There are many benefits of graduating from high school early. You may be ready to dive into college or perhaps start working full-time. If you’re looking into other ways to graduate from high school, be sure that you’re ready to leave the freedom of being a high school student. After all, jumping into college or adult life adds a new layer of challenge and responsibility.
Consider Good Reasons to Graduate High School Early
There are some good reasons to graduate from high school early. If you’re planning to pursue a career that requires extensive education, it may be helpful to move on to college courses more quickly. For example, becoming a physician can take twelve additional years of schooling and experience. Beginning college early will help you move into your career more expeditiously. Similarly, if you aren’t enjoying high school and are ready to move on to a full-time job, leaving high school may be the right choice for you.
Meet With a Counselor
The first step to an early exit strategy is to meet with a high school counselor. Ask about how many credits you need to finish high school and discuss the reasons that you want to graduate early. If you’re planning to go to college, ensure that you know how you’ll satisfy the core classes that are required for college admission. You can also use the meeting to ask your counselor about other ways to get credits toward your high school diploma.
Test to Finish High School Early
Think about trying to test out of classes to finish high school early. If you have a high aptitude for a particular subject, you may be able to test out of a subject and apply the credits toward graduation. For example, if Spanish is your first language or you went to a Spanish Immersion school, take a test and you may be able to earn some of your credits without taking the class. Similarly, if you’re an exceptional student in math or English, you may be able to satisfy classes by demonstrating your proficiency on a test.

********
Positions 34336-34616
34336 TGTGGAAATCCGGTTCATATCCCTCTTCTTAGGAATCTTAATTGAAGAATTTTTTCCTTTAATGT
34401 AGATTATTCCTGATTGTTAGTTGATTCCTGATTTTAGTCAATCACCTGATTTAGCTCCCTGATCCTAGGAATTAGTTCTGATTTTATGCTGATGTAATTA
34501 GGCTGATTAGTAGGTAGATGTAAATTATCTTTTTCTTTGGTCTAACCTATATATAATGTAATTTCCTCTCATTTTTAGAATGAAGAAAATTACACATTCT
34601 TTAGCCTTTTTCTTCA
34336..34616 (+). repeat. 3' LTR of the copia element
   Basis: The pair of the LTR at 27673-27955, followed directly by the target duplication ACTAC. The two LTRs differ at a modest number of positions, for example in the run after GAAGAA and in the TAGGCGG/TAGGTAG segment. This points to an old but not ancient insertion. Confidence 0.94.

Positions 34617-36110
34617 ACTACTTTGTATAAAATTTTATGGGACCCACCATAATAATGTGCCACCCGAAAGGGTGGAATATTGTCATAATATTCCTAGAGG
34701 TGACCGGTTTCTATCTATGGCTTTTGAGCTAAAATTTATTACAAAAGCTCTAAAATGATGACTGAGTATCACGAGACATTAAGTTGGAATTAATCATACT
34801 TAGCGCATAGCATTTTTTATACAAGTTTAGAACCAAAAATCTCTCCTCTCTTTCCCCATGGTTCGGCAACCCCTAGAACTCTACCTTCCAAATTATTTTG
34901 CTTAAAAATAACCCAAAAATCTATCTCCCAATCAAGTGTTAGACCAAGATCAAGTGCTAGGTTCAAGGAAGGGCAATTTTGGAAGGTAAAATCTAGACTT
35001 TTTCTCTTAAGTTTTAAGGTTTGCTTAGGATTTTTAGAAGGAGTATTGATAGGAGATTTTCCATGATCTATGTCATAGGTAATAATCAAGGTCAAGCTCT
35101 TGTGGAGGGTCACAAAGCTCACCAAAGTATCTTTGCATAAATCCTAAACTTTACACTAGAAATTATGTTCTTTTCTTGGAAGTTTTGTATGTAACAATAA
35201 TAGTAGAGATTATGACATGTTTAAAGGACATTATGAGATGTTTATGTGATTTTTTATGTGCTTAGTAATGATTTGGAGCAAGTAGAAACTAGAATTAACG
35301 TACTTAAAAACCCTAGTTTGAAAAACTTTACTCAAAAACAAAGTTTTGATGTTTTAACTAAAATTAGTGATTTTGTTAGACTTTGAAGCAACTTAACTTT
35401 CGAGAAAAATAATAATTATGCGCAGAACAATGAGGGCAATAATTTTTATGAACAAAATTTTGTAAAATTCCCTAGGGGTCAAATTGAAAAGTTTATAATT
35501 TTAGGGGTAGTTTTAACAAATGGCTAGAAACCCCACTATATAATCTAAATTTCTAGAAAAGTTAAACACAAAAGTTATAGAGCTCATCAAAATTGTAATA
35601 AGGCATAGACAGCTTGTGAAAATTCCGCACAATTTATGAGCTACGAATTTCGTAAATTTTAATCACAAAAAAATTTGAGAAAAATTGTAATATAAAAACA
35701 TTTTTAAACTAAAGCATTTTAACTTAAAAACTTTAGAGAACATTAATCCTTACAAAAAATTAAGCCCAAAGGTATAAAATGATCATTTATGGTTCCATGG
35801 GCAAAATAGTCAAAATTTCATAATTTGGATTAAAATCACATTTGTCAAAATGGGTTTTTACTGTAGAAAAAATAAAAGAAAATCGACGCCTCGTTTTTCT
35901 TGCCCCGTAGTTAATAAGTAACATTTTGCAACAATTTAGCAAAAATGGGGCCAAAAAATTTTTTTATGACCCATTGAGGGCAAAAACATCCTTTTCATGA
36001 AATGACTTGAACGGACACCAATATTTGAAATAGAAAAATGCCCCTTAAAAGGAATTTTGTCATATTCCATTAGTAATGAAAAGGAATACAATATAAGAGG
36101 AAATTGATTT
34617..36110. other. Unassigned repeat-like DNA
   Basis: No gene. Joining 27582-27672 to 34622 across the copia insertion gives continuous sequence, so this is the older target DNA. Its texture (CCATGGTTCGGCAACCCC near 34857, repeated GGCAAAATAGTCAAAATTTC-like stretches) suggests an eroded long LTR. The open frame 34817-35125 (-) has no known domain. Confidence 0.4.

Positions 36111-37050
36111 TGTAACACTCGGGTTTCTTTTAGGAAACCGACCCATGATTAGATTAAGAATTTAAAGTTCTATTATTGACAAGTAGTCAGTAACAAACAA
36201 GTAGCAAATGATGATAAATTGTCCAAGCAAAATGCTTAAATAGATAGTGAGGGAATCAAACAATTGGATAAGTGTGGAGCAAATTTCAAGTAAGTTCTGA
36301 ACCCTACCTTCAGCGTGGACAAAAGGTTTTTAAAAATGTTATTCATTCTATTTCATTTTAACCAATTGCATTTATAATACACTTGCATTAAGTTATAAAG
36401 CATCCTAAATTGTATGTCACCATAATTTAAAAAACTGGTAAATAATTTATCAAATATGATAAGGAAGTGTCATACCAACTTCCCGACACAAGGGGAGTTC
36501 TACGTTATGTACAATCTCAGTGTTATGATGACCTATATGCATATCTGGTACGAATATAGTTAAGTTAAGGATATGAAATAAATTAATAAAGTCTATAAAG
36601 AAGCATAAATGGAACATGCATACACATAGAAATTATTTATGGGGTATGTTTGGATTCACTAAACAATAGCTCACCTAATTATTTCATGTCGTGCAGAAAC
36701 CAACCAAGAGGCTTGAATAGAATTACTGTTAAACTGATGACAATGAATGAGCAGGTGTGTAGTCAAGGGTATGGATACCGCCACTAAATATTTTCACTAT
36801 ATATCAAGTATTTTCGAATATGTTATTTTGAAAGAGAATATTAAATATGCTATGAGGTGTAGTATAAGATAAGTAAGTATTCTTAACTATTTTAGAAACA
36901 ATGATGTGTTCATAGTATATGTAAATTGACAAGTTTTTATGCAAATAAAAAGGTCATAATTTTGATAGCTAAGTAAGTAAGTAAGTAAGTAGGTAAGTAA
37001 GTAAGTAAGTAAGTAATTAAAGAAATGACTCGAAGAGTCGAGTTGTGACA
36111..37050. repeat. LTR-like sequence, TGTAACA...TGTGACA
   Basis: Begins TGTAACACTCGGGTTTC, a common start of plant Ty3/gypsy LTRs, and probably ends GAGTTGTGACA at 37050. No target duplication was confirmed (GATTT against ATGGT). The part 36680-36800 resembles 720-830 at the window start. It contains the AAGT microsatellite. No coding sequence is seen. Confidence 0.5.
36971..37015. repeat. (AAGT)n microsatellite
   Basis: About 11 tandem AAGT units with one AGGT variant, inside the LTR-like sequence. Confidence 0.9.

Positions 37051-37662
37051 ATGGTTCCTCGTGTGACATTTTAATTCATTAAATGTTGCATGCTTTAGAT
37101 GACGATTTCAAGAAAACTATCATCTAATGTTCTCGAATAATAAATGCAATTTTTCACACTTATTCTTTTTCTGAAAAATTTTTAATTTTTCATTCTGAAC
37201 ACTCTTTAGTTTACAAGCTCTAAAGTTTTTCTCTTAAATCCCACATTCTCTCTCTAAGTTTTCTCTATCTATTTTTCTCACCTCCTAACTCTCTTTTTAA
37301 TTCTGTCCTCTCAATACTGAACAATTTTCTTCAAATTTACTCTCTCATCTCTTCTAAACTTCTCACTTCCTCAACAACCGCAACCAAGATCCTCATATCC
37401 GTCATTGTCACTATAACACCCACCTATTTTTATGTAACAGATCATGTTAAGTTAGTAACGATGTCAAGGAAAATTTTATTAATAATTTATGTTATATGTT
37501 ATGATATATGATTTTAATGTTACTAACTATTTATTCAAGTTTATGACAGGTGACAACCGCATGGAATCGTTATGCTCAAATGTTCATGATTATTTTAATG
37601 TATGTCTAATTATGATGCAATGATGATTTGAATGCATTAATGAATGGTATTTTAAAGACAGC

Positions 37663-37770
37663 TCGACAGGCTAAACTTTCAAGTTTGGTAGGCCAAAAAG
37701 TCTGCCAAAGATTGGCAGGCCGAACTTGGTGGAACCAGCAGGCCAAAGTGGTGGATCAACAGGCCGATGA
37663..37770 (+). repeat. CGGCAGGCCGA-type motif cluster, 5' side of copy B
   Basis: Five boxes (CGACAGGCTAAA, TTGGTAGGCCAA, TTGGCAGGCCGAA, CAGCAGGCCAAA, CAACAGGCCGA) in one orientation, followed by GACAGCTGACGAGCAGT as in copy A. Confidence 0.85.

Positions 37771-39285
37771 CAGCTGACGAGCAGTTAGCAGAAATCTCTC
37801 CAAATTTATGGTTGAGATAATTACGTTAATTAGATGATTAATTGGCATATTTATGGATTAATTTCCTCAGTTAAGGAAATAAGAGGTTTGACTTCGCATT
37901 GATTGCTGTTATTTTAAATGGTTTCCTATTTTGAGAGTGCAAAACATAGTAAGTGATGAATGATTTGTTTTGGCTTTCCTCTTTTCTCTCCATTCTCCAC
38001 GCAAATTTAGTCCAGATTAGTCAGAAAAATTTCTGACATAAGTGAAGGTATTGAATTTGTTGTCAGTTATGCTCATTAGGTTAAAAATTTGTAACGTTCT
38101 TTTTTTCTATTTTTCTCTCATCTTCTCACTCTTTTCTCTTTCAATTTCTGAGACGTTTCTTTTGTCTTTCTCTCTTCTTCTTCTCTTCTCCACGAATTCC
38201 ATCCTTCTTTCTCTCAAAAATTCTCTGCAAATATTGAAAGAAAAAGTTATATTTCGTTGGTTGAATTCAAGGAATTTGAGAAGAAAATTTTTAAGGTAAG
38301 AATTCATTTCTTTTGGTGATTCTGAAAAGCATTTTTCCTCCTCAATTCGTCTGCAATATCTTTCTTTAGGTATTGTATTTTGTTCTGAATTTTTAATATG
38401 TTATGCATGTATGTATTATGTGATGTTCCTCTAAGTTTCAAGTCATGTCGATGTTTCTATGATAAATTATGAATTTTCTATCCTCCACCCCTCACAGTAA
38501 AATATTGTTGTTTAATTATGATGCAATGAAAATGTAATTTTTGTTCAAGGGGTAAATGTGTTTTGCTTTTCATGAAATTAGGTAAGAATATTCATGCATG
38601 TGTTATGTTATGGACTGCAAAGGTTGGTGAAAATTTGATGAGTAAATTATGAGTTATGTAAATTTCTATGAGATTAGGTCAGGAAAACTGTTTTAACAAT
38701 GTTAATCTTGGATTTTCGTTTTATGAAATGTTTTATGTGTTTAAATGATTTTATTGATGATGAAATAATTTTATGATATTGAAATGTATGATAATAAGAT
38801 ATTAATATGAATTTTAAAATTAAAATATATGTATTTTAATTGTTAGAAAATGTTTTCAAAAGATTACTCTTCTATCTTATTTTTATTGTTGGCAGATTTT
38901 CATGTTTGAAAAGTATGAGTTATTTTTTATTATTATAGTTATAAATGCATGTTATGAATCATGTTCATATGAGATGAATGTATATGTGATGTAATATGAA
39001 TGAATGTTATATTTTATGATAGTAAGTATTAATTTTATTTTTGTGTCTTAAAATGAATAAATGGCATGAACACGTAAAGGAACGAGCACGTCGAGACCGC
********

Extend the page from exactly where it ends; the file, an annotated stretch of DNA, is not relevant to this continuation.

Take Summer Classes
Be productive in the summer, and you can satisfy some of your high school course requirements. Check out summer school options to take care of some of your credits. If you’re high school doesn’t offer the classes that you need, you may be able to take classes at a nearby district. Some schools will offer physical education credit for classes or sports that you pursue on your own time. If you pay for private lessons or participate in a club sport during the summer, you may be able to satisfy some of your credit requirements.
Check Out Post-Secondary Option Courses
Post-secondary education option (PSEO) courses can help you gain extra credits and get a head start on college. PSEO classes are usually free for high school students and offer flexibility in scheduling. You may be able to take your regular high school schedule and add in a PSEO class at night or online to earn credits toward graduation. Since PSEO classes may be more rigorous, it’s important to ensure that you can handle the extra load, before enrolling.
Enroll in Online High School
There are other ways to get a high school diploma. If traditional face-to-face high school is not for you, look into online high school options. Some online schools offer classes year round. If you’re a go-getter, you can accelerate your graduation date by studying at your own pace. Your school counselor can help you look into online options. You’ll still need to satisfy some classes, like physical education, in a creative way.
- Check out scholarships offered to students who graduate from high school early. These might help offset the costs of enrolling in college.
- Get your parents on board for graduating early before you starting doing all the work. In most states, parental consent is necessary to graduate from high school early.
Dr. Kelly Meier earned her doctorate from Minnesota State Mankato in Educational Leadership. She is the author and co-author of 12 books and serves as a consultant in K-12 and higher education. Dr. Meier is is a regular contributor for The Equity Network and has worked in education for more than 30 years.